- Ryan Reynolds, Samuel L. Jackson, Salma Hayek
- Written by
- Tom O' Connor and Brandon Murphy
- Directed by
- Patrick Hughes
- Run Time
- 1h 56min
- Release Date
- June 16th, 2021
I have never been one to play darts, but the times that I have, even I have managed to hit the center of the board now and then. I feel like some movies are like a game of darts and the studios are they players and while most of throws hit all over the board (some miss entirely like the little cousin who has never played), every once in a while you will get a good score. That’s how I felt about The Hitman’s Bodyguard and honestly I think they should have been happy with that. Instead, we get a second dose of Michael Bryce (Ryan Reynolds) and Darius Kincaid (Samuel L. Jackson) and a whole lot of feeling like we have seen this before.
Bryce, who was a triple A rating as a bodyguard no longer has that label after Kincaid killed one of his clients, and he is not taking it well. In fact he is seeing a therapist to help him get past it and is given orders to take a vacation and to swear off guns for the time being. While he is looking for relaxation something else finds him and it comes in the way of Sonia Kincaid (Salma Hayek), who needs Bryce’s help to rescue Darius from certain death. This is where things get difficult as Bryce is not using guns at the moment, but that doesn’t matter, Sonia has enough anger and firepower for them both. This though goes deeper than just Darius’s life being in danger as it seems there is a plan that could knock Europe off the map. So Bryce, Darius, and Sonia are given a choice by the authorities to help them out, as they might be the only ones who can save the day. Written by Tom 0’ Conner, Brandon Murphy, and Phillip Murphy The Hitman’s Wife’s Bodyguard plays a lot like a story that is attempting to catch lighting in a bottle again. It’s like they picked what worked with the first one and just said more of that instead of trying to deliver something interesting. It’s a clear case of sequel-itis. Returning with O’ Conner, who wrote the first film is director Patrick Hughes who fills the screen with paint by numbers action scenes as he must of skipped out on the school of action, which is you always go bigger the second time around. Once you get past the ‘nothing new to see here’ phase you are reminded that Jackson and Reynolds are a fun pair to watch, but that can only take you so far, even with help from Hayek.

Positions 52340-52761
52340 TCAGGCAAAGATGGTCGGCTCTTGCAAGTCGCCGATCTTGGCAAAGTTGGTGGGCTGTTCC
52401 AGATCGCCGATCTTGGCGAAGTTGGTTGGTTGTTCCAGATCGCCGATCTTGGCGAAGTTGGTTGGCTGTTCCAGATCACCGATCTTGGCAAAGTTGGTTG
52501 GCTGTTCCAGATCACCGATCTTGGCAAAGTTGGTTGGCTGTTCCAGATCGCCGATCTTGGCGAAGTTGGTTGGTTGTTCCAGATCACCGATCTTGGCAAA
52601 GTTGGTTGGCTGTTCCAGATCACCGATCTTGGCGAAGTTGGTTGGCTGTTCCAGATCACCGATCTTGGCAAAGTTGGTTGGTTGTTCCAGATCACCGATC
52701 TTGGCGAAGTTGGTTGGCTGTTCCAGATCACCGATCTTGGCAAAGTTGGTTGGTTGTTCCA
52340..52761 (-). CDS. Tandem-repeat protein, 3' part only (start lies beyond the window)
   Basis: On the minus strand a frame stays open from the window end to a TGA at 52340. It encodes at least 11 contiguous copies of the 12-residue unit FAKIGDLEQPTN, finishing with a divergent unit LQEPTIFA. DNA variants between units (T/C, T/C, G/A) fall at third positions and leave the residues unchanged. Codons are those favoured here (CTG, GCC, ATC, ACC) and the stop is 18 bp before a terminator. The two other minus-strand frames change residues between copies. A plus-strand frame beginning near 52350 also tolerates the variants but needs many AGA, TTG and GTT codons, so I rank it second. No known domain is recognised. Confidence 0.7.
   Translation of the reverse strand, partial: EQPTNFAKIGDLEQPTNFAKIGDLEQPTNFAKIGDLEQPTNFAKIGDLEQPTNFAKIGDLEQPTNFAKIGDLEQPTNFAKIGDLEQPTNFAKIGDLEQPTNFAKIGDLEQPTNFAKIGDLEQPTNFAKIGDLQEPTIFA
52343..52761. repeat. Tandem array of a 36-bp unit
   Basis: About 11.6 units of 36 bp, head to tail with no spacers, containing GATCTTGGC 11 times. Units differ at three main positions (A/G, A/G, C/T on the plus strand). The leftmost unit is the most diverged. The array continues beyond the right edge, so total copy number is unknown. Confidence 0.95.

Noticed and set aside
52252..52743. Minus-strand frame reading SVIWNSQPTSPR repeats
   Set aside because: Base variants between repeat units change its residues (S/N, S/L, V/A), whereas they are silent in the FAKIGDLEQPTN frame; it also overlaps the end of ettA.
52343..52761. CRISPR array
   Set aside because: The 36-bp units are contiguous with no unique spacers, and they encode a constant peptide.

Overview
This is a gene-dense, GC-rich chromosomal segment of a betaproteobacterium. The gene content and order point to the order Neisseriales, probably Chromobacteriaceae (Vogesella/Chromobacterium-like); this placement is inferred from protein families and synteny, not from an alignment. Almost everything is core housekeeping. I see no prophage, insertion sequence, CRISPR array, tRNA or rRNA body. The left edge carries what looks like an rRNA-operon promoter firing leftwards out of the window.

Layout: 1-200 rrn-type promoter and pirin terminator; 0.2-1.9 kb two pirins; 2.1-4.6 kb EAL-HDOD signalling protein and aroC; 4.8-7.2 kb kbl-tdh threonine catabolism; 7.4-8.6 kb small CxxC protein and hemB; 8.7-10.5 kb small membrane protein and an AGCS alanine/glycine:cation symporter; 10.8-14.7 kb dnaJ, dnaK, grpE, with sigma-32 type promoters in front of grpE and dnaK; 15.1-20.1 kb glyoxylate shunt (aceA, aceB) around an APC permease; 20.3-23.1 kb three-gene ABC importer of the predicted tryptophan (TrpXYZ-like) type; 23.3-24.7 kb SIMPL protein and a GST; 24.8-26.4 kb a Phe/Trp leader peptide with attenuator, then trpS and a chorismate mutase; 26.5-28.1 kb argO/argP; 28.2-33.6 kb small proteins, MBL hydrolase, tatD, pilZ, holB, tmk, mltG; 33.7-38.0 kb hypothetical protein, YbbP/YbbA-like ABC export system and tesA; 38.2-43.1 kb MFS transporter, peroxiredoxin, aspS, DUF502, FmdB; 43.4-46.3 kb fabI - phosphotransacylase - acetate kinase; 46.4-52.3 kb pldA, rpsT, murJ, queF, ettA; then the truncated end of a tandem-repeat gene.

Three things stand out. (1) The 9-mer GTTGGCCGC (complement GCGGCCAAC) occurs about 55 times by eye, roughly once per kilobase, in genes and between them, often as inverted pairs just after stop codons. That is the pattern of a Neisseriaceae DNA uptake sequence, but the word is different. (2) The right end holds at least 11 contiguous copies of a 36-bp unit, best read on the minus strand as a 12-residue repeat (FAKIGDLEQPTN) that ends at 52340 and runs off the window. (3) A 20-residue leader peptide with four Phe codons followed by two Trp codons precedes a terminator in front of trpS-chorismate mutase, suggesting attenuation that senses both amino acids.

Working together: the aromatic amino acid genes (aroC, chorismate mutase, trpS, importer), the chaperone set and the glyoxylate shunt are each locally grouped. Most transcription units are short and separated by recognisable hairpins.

Once we get the bad guy, played by Antonio Banderas doing his best Liberace impersonation, pretty much everything becomes predictable where not even an appearance by the great Morgan Freeman can save the day. Sure there is action and things that go boom, but they really seem to miss the magic that worked with the first film. I came in wanting to have a good time, but found myself looking at my watch too often. Most things felt forced and for the first time in a while I found myself not enjoying the wise-ass humor of Reynolds. I could go on with the things that didn’t work for me, but instead will leave you with the still does work. The Reynolds/ Jackson combo still has something there, and I’d love to see them in another buddy-type roles. While The Hitman’s Wife’s Bodyguard ultimately isn’t a complete waste, it is ultimately not worth protecting and you are just better off watching the original which had no trouble finding the bullseye.